A. Grajal, J. F. Luebke, S. Clayton, L. D. Kelly, B. T. Karazsia, C. D. Saunders, J. Matiasek, R. Stanoss, S. R. Goldman, and M. E. Mann
Conservation Biology (16 June 2016)
The global biodiversity crisis requires an engaged citizenry that provides collective support for public policies and recognizes the consequences of personal consumption decisions. Understanding the factors that affect personal engagement in pro-environmental behaviors is essential for the development of actionable conservation solutions. Zoos and aquariums may be some of the only places for many people to explore their relations with wild animals and pro-environmental behaviors. Using a moderated-mediation analysis of a survey of U.S. zoo and aquarium visitors (N = 3,588), we explored the relationship between the sense of affective connection with animals and self-reported engagement in climate change pro-environmental behaviors, and how this relationship is affected by certainty that climate change is happening, level of concern about climate change, and perceptions of effectiveness in personally addressing climate change. We found a significant, directional relationship between affective sense of connection with animals and self-reported pro-environmental behaviors. Political inclination within the conservative to liberal spectrum was not found to moderate the relationship. We conclude that a personal sense of connection to animals may provide a foundation for educational and communication strategies to enhance involvement in pro-environmental actions. This article is protected by copyright. All rights reserved.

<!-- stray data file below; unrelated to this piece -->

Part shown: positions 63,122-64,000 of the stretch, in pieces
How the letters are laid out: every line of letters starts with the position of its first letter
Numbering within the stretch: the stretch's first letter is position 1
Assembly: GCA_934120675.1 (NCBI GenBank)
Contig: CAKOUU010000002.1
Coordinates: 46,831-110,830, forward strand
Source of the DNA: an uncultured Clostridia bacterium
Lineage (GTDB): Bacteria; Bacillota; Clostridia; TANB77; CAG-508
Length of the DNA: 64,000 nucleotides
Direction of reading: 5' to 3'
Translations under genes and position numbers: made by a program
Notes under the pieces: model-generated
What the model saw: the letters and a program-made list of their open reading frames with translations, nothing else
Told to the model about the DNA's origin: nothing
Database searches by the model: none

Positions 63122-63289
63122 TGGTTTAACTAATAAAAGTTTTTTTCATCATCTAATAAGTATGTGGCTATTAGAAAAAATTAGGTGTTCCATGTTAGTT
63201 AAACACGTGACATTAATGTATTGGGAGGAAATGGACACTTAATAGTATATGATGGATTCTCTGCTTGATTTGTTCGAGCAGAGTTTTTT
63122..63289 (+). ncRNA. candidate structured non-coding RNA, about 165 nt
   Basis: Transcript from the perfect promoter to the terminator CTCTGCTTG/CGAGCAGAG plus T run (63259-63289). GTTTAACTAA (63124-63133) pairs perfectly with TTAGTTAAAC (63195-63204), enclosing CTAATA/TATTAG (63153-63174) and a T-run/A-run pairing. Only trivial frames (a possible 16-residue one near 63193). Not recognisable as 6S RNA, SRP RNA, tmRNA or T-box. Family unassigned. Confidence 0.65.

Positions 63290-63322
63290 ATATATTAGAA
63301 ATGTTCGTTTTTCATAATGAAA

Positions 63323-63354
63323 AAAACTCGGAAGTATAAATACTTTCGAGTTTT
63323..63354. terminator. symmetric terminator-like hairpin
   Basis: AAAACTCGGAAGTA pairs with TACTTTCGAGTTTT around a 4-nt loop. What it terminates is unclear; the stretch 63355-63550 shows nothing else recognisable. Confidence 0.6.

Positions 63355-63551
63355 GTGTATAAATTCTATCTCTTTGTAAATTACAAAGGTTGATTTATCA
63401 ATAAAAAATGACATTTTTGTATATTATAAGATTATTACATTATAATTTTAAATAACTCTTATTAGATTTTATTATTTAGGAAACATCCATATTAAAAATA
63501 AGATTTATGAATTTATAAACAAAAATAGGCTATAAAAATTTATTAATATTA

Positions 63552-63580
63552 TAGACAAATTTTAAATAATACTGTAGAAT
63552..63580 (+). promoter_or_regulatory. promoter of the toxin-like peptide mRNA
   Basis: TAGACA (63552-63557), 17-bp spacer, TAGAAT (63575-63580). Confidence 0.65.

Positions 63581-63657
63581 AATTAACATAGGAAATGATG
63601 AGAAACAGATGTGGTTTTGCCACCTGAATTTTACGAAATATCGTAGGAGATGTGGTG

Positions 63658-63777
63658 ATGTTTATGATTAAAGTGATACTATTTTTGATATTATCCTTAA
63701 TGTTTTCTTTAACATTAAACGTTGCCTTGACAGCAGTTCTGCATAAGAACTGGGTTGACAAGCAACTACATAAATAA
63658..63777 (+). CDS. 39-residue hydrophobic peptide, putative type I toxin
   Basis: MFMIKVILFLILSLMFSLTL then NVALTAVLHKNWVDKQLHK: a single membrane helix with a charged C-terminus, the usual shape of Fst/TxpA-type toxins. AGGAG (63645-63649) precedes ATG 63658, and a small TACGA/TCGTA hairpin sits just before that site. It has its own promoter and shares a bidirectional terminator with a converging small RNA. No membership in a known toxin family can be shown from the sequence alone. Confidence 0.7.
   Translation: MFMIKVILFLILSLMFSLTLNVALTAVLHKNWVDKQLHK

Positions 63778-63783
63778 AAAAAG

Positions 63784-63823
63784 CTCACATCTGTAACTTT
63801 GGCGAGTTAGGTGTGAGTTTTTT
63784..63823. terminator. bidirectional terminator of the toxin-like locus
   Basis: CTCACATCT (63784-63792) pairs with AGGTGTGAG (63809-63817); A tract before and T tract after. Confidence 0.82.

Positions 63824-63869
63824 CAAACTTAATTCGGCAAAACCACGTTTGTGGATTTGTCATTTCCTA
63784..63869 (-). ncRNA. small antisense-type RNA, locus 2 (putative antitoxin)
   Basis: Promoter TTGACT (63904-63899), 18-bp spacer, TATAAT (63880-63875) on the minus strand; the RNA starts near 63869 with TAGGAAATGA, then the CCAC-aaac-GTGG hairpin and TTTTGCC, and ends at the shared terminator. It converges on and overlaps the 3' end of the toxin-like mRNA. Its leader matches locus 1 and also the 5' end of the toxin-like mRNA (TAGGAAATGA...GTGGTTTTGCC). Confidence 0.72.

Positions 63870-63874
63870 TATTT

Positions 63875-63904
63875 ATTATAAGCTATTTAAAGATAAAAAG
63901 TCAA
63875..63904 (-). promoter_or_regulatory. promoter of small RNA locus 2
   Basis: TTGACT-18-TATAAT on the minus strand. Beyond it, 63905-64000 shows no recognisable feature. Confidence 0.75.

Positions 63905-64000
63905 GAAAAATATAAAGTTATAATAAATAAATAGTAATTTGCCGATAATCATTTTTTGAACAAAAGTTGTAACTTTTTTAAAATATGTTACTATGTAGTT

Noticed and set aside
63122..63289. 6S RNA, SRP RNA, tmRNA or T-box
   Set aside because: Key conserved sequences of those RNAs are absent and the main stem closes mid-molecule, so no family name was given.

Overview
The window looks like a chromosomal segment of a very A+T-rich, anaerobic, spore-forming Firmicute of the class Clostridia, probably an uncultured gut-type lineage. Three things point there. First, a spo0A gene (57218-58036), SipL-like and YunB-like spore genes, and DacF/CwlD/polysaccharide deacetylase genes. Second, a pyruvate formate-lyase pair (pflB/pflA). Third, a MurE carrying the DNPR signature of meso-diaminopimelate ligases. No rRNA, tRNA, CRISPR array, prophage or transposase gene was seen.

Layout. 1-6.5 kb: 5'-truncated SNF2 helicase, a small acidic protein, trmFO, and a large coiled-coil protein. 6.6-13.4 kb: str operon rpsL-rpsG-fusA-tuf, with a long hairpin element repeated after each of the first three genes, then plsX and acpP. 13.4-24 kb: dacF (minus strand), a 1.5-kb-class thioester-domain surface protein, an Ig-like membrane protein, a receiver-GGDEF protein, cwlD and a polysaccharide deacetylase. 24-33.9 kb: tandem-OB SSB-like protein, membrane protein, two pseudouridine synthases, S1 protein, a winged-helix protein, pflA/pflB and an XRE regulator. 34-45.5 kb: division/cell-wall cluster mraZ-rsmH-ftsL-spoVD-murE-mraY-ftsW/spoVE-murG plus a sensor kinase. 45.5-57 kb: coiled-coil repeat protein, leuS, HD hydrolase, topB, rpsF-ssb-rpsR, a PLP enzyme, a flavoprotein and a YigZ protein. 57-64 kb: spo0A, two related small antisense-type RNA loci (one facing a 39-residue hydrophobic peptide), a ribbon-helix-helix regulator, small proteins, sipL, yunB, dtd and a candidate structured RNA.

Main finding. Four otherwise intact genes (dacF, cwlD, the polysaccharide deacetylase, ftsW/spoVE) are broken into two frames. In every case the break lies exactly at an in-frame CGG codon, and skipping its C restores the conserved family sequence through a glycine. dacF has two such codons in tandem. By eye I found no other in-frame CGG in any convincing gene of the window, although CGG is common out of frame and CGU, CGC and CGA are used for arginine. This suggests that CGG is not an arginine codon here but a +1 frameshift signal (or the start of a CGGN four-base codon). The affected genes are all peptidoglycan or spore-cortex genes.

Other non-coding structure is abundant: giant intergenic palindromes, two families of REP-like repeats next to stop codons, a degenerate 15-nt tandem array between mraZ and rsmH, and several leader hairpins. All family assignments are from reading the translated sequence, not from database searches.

keywords: Convention on Biological Diversity (CBD); USA; biodiversity targets; biodiversity threats; climate change; mediation; moderation; survey